“Sonic Warfare” – An Introduction to Steve Goodman’s vibrational ontology
Essay by Macon Holt
In 2009, the producer, label owner (Hyperdub), philosopher and reluctant academic, Steve Goodman (Kode 9), released a book that would transform the philosophy of sound and, in turn, open up whole new avenues for sonic investigation through both theory and practice. The book was “Sonic Warfare: Sound, Affect, and the Ecology of Fear” from MIT Press.
Structured as a sonic focused version of a similarly groundbreaking and enigmatic work of continental philosophy, Gilles Deleuze and Félix Guattari’s “A Thousand Plateaus”—a reference that runs heavy through the book—“Sonic Warfare” starts by ripping the focus of the discussion of sound from what is heard to what is felt and resituates hearing as a subcategory of this more nebulous sensation.
We start in a space of ambiguity; at what point does the rumble of a passing train, an earthquake, or an explosion become sound? When does impact become audio? In a technical sense, the answer could be 20Hz but this is a banal fact. Of course, sound is something physical that is felt by a body but what Goodman wants to do is interrogate the underlying conditions that produce this phenomenon. What Goodman wants to do with this fact is use it as a way to open up what music can do, what sound can do, how sound can be deployed as violence and force, as a means of dominance or resistance, and as a way of imagining what it’s like for non-human things to “hear”.
For Goodman, every sonic experience is actually an encounter with forces that exceed not just anything we can recognize as meaningful in the sounds but even that which is recognizable as sound. To understand this is to open up these experiences as being a source of productive potential and destructive warfare.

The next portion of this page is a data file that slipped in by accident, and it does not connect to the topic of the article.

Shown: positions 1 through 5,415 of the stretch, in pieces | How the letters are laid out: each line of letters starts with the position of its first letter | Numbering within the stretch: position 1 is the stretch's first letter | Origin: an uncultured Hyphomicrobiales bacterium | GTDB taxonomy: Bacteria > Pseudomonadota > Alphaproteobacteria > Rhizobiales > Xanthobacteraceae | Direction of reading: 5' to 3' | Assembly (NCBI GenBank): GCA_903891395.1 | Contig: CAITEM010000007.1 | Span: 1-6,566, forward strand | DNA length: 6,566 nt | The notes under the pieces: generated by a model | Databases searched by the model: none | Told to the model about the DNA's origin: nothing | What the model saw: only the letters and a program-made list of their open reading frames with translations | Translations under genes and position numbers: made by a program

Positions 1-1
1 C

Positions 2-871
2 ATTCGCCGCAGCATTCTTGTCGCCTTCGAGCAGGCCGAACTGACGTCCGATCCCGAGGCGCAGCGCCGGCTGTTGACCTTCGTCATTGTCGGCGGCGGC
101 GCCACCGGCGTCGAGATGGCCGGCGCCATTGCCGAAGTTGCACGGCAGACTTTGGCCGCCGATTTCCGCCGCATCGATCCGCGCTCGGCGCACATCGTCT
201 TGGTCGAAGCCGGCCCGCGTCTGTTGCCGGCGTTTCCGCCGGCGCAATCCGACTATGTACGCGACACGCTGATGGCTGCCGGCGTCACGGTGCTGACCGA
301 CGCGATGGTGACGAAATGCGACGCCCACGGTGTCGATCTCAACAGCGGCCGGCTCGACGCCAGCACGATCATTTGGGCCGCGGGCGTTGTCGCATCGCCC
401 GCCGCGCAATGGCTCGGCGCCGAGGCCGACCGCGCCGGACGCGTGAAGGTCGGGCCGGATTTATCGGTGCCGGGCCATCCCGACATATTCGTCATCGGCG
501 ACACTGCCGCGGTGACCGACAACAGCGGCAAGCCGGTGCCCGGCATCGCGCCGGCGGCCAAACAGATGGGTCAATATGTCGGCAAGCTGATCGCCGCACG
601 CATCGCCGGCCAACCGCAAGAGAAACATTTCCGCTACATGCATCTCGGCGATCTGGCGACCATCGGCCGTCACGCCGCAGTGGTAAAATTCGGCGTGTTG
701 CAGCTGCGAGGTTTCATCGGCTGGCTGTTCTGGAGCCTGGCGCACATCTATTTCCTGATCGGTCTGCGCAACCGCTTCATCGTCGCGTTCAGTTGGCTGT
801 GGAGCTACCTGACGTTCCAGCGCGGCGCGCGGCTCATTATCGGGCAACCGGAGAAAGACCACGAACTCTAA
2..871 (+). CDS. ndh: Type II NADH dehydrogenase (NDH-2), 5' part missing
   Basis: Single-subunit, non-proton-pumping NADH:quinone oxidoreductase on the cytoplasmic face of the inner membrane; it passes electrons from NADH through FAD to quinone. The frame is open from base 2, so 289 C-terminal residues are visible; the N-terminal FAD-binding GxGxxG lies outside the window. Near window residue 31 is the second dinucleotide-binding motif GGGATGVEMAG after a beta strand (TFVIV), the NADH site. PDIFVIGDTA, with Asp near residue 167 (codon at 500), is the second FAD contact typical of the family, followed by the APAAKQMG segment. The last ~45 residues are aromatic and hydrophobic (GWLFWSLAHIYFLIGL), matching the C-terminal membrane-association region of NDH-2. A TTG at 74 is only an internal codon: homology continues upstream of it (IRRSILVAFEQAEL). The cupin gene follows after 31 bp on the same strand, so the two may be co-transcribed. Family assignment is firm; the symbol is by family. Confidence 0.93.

The book’s title is almost a misnomer. It is not about sounds as a weapon in any kind of conventional sense. In fact, in the introduction, Goodman spends a few pages running down and largely dismissing the historical examples of attempts to weaponize sound. Instead, this book is an esoteric exploration of sound understood through the abstract conception of war as a mechanism borrowed from Deleuze and Guattari. In this sense, war is meant as the potentially destructive force of an encounter between organized bodies that move through the world in different ways. Two human bodies bumping into each other in the street may be embarrassed or annoyed with one another but because they move through the world in comparable ways the damage is kept to a minimum. This encounter would have had to have happened with incredible force—with one of the bodies violating the norms of walking down the street—to be destructive. Such force would be seen as a violation of how such a body is allowed to move through (or behave in) the world and indeed would threaten the stability of that world. This is what Deleuze and Guattari would call a “war machine”. However, there need not be a violation of the order of things for the war machine to be deployed. The force of the footsteps of either of these human bodies while running through a park after a rain shower is more than enough to destroy the body/world of a slug as it crosses the path. It is in this sense of a radically disorganizing disinterested potential force that Goodman means the term warfare. Sonic warfare refers thus to the way in which the force of the sonic is able to disrupt the organization of bodies and the appearance of stability of the world they inhabit.